The ATP Tour continues indoors in week 43, with ATP 500 action in Vienna at the Erste Bank Open, as well as the ATP 250 St Petersburg Open in Russia.
Anyone who was able to take Betfred’s 25-1 about Jenson Brooksby in Antwerp got themselves some excellent value, with the American youngster a best-priced 14-1 everywhere else and after he eased into the semi finals things looked good.
Having made it to the semis at combined odds of just 3-1 and been priced up as favourite for his semi final match at around 1.70, had Brooksby won he’d have made the final at actual odds of less than 6-1.
Brooksby would have been underdog for the final against Jannik Sinner, but I imagine he’d have been at worst a 2-1 dog for that final (probably shorter), so the 25-1 that we got was great value, but Brooksby was less than fully fit, sporting more support tape in his loss to Diego Schwartzman than Mikhail Kukushkin regularly used to.
That defeat for Brooksby increased our ridiculous run of semi final losers in outrights to 11 of the last 12 and now our last 15 outright single bets that have made the semi final stage have failed to go on and win the title.
Over in Moscow, I said that no one player stood out in the top half of the draw, so I took a chance on Tommy Paul, who was beaten by a Maric Cilic that was able to produce one of his occasional solid weeks, while Aslan Karatsev did what he was seeded to do in the bottom half of the draw, making the final and going on to win the title.
So, no big-priced outright winners, with the number one and two seeds contesting the Antwerp final and the number two seed winning Moscow.
Conditions and trends
In Vienna at the Wiener Stadhalle they play on a Rebound Ace indoor hard court and there’s a hint of altitude here (219m) so it’s regularly a tournament that sees a high percentage of service holds (83% on average in the last three editions).
It’s also produced 46% tie break matches on average over the last nine years, so while it never appears that quick to the naked eye it’s not easy to break serve here.
Somewhat improbably, Lorenzo Sonego made the final here last year at 250-1 after losing in qualifying, getting back in as a lucky loser, and going on to beat a tanking Novak Djokovic on his way to the title match.
Qualifiers often go well in Vienna, with players from the qualie draw making either the final, semis or quarters in six of the last nine years, but the biggest priced winner in recent years was 28-1 Lucas Pouille in 2017.
Number one seeds have a decent record in Vienna, with seven finals in the last 11 years (six titles) and rarely do they lose early, with Stan Wawrinka’s early exit in 2008 being the last time that a number one seed has failed to make at least the last eight.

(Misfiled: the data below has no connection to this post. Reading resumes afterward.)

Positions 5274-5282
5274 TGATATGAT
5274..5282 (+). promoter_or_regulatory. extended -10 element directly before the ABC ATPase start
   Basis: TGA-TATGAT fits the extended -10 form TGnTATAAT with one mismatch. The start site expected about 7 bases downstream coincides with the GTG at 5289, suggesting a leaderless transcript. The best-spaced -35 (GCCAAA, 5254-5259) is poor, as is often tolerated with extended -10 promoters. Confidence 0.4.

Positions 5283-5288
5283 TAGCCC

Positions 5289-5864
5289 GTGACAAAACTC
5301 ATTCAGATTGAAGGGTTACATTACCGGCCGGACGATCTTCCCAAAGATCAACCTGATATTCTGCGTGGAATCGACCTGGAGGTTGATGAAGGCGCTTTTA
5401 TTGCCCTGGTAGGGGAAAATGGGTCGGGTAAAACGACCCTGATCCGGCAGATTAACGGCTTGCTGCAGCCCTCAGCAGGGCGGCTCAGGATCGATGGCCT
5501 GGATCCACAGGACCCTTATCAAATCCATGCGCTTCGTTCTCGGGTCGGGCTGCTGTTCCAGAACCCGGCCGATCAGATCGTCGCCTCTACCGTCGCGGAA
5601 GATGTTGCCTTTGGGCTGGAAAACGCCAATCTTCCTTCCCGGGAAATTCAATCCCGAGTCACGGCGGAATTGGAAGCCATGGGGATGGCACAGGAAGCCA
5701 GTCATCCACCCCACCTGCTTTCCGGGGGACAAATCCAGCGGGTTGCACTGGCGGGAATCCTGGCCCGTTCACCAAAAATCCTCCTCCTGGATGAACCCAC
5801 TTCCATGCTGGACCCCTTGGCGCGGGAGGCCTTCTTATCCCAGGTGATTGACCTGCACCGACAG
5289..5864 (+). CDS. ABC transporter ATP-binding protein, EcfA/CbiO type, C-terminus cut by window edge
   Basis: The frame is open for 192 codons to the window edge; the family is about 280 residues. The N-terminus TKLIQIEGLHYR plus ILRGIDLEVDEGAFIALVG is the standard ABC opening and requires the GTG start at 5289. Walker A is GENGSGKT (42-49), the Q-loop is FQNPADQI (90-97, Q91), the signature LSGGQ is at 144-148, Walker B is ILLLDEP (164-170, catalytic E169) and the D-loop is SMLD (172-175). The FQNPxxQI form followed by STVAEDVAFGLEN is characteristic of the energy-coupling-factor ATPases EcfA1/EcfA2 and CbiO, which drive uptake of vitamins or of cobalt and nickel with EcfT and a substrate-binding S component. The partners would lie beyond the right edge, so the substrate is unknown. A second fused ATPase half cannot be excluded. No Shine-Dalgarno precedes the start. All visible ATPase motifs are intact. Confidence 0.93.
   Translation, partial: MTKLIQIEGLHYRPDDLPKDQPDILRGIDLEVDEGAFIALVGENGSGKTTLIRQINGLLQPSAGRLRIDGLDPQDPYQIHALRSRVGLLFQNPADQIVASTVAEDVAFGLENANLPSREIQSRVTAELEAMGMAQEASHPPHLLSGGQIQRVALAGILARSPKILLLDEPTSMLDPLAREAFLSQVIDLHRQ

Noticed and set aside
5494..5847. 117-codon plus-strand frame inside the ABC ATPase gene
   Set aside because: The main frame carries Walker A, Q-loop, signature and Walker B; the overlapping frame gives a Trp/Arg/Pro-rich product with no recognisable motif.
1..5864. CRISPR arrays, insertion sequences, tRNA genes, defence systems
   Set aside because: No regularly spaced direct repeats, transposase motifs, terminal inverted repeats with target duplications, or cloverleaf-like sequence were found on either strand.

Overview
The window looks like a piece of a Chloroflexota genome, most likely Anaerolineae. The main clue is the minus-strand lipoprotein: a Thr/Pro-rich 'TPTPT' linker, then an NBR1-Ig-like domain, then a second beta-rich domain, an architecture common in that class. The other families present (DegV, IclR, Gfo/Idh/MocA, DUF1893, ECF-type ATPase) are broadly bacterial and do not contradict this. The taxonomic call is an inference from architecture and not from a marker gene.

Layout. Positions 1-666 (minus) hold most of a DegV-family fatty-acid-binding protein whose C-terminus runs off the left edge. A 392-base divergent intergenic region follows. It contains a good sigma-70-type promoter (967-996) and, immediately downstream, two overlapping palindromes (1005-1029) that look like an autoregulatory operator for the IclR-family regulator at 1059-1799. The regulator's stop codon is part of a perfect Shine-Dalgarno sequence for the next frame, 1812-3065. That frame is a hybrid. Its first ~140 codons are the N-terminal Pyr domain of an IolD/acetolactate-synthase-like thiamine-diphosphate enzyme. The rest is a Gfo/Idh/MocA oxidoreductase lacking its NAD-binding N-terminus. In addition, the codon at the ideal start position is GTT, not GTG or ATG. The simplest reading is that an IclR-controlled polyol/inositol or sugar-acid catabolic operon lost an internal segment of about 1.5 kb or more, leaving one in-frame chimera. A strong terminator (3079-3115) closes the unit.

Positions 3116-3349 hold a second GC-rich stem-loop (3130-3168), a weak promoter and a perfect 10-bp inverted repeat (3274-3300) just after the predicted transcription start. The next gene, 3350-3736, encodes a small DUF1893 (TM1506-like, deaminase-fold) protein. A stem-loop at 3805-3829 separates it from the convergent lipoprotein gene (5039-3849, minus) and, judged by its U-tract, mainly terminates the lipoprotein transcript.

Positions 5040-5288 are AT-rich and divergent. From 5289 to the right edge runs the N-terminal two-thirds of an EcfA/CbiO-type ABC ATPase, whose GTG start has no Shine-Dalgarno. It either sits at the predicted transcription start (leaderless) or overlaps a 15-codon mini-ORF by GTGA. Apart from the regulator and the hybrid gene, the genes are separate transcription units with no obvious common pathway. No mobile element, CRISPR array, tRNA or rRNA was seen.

They also usually play on a Rebound Ace in St. Petersburg, where the lack of any altitude and slow balls make it appear slower than in Vienna and that’s backed up by the service holds and tie break matches – 77% holds in the last five years and 37% tie break matches.
Traditionally, clay courters have been able to compete here and Cam Norrie said of the conditions last year: “I really like the surface, it’s quite slow, the balls themselves are quite slow. It all fits my style of play.”
It was bumped up to an ATP 500 last year due to the lack of tournaments elsewhere at the time, but it’s back as an ATP 250 for 2021 and with a less star-studded field than 12 months ago.
Damir Dzumhur won here as a 50-1 shot in 2017, but big-priced winners are rare in recent times in St. Petersburg, although the number one seed has only taken home the trophy once since 2008 (Thiem in 2018).
Erste Bank Open, Vienna
Top seed in Vienna this year, Stefanos Tsitsipas, lost in round two 12 months ago to Grigor Dimitrov and the Greek will have to face the Bulgarian again this time around in the opening round.
Dimitrov has shown a bit of form lately in San Diego and Indian Wells and it’s very possible that Tsitsipas, who hasn’t found his best form really since the clay court spring/summer could be taken down by Dimitrov again.
Those likely to benefit from an early exit for Tsitsipas could include Gael Monfils, Jannik Sinner, Casper Ruud, Lloyd Harris, Diego Schwartzman, Reilly Opelka, or perhaps Frances Tiafoe or last year’s runner-up Lorenzo Sonego.
Sinner and Schwartzman were in Sunday’s Antwerp final and so it’s a fast turnaround for that pair and for Sinner, well, he’d face a rough opener against Opelka in his opening match in new conditions, so that puts me off the Italian a bit this week.